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O'Gorman's Grocery Store

The bank had taken the shop off him and now it lay an eye sore to the entire village.

By Paul O'Brien
Perhaps in two short months Liam Snr could walk through Rallybaloe with his head held high ones more, with a restored pride, and a smile on his face. O'Gorman's Grocery Store on the Main Street in the little village of Rallybaloe had decimated over the years into quite a sorry, miserable sight. Plastic sheeting and rotting timber covered the spaces in the window frames where glass had once stood. The two wooden doors which constituted the entrance to the premises were also rotting, and the green paint had worn away, showing the faded red of the store's original colour. It had lain vacant now for some eleven years, and showed all the wretched ill-effects. Liam O'Gorman, ex-proprietor, often wondered why someone had not bought the shop in all that length of time, but supposed the inside was as much decayed as the frontal; crumbling walls, leaking roof-beams, infestations of mice and rats, the stench of total neglect.

It was a blight which reflected badly on the beautiful old village. Many residents held the view that it spoiled any chances the place had in the "Tidy Towns Competition"."A proper auld eyesore" was the quote of many and this was very true, for the rest of the buildings on the street, the quaint old houses, dainty shops, the newer, more modern business premises such as the bank, were all kept smart and tidy and clean. Larry O'Gorman hated the fact that the store he had once owned was such an embarrassment to all and sundry, that it caused so much resentment in the community, and often castigated himself for leaving it fall into such disrepair. So much so, that he only ever ventured into the village from his house a mile outside when he needed necessities, and never, ever went to the pub any more. He felt it was his fault, although his sons and neighbours often told him it wasn't so, and as his few remaining close friends from the Main Street told him, nobody blamed him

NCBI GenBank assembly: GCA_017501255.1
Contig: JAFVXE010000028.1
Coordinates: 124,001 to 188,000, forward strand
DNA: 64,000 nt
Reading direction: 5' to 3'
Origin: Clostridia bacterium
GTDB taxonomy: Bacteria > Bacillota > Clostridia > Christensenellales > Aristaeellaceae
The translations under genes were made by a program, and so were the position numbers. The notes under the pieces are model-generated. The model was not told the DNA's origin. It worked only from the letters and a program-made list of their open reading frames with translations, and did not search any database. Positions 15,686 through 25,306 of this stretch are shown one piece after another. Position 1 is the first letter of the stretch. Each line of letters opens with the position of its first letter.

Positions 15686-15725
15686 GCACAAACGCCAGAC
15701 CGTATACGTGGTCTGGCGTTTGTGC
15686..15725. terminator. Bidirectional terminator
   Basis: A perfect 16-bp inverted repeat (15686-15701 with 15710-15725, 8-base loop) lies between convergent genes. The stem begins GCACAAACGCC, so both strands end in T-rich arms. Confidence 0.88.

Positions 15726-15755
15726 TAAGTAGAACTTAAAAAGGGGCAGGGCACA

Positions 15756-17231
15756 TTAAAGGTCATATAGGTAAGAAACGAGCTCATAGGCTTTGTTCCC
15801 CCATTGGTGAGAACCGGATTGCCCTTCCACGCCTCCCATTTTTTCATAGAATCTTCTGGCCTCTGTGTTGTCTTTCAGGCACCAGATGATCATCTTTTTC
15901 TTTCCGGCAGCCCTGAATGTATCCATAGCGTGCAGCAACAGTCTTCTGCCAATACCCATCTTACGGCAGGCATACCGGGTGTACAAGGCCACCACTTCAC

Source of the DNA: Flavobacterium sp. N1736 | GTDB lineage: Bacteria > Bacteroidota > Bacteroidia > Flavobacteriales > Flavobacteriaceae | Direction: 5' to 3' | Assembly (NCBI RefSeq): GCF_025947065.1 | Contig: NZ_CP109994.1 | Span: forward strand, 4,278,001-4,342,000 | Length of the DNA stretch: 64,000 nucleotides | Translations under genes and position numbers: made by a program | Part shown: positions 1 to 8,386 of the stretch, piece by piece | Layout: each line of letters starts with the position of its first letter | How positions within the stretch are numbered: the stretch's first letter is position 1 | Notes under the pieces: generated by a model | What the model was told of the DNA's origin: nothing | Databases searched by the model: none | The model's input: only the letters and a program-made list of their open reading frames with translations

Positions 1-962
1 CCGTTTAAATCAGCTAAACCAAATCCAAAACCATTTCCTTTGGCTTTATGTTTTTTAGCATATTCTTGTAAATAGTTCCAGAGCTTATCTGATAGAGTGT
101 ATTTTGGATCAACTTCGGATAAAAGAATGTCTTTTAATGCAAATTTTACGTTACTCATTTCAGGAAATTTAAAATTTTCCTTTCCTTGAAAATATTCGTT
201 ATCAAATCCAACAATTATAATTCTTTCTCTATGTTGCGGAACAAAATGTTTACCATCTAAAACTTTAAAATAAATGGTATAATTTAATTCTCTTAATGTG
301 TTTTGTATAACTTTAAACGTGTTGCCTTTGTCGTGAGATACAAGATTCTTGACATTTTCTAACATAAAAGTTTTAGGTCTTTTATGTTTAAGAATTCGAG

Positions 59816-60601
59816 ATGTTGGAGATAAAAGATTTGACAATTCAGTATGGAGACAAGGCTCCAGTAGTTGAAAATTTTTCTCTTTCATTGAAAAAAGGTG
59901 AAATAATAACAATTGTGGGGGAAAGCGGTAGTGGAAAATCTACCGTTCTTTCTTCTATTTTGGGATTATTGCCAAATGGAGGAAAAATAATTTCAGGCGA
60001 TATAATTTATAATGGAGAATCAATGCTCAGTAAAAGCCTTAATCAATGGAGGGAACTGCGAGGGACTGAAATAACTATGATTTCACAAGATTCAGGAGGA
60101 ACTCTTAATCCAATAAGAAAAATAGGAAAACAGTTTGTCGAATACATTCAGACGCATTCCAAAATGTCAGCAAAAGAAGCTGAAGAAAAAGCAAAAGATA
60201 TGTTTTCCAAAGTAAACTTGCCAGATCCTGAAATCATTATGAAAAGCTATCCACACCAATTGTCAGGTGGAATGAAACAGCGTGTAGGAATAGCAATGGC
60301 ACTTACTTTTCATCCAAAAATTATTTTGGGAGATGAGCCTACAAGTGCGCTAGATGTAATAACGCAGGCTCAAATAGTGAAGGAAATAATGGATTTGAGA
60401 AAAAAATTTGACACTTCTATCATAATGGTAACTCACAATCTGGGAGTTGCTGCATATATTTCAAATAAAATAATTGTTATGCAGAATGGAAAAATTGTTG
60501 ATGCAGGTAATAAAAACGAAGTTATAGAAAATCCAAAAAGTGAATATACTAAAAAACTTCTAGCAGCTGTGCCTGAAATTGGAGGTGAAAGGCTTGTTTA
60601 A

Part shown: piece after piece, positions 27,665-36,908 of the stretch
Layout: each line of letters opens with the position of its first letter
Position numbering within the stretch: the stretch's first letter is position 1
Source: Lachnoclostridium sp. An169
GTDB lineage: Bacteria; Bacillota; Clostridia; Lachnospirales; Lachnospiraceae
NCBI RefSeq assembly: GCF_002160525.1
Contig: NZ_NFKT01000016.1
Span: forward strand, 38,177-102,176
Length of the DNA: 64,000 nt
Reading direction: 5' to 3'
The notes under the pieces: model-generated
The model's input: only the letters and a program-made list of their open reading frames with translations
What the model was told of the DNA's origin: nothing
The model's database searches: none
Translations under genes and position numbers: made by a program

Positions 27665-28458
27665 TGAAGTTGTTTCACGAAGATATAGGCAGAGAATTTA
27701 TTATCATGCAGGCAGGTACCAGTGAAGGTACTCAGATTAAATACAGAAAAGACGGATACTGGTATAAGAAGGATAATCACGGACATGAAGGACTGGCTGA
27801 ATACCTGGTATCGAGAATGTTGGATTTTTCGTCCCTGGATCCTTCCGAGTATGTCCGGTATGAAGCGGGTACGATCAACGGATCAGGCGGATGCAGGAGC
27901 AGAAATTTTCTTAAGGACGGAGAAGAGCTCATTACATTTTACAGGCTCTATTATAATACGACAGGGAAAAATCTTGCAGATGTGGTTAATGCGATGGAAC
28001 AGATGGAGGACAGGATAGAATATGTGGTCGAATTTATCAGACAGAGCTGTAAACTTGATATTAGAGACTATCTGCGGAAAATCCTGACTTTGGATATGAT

("Sure, wasn't it the bank that took poor auld Liam's shop from him, and left it fall apart so?" "Disgrace t'was, robbing the poor fellow of his way of life"."T'was the shock of bankruptcy that claimed the wife y'know, tragedy that, what with two young teenage sons and all." "Shaggin' officials, Liam was a good un', should have left him and his alone." "They were so keen to take it off him, you'd think they'd be as eager to do the place up.")

Although they shared some of their father's bitterness and sorrow, Liam Jnr and Sean had not allowed the affair of the store affect their lives. Both attended college and achieved for themselves successful careers; Liam Jnr as an accountant and Sean as a corporate lawyer. Liam Jnr opened his first accountancy firm in Dublin, before relocating himself and his family - wife Joanne, son Greg and daughter Maria - back to his home town where he promptly opened his second firm, which soon thrived, no doubt chiefly because of the amount of goodwill amongst the townsfolk for his father. Meanwhile, Sean remained single, but his career blossomed until soon he was acting as legal advisor to three of Ireland's largest multi-nationals. Of his two sons Liam O'Gorman was incredibly proud; his lack of desire to face the townsfolk meant he had few to boast to about his sons' magnificent successes. They certainly weren't failures, unlike himself, he thought.....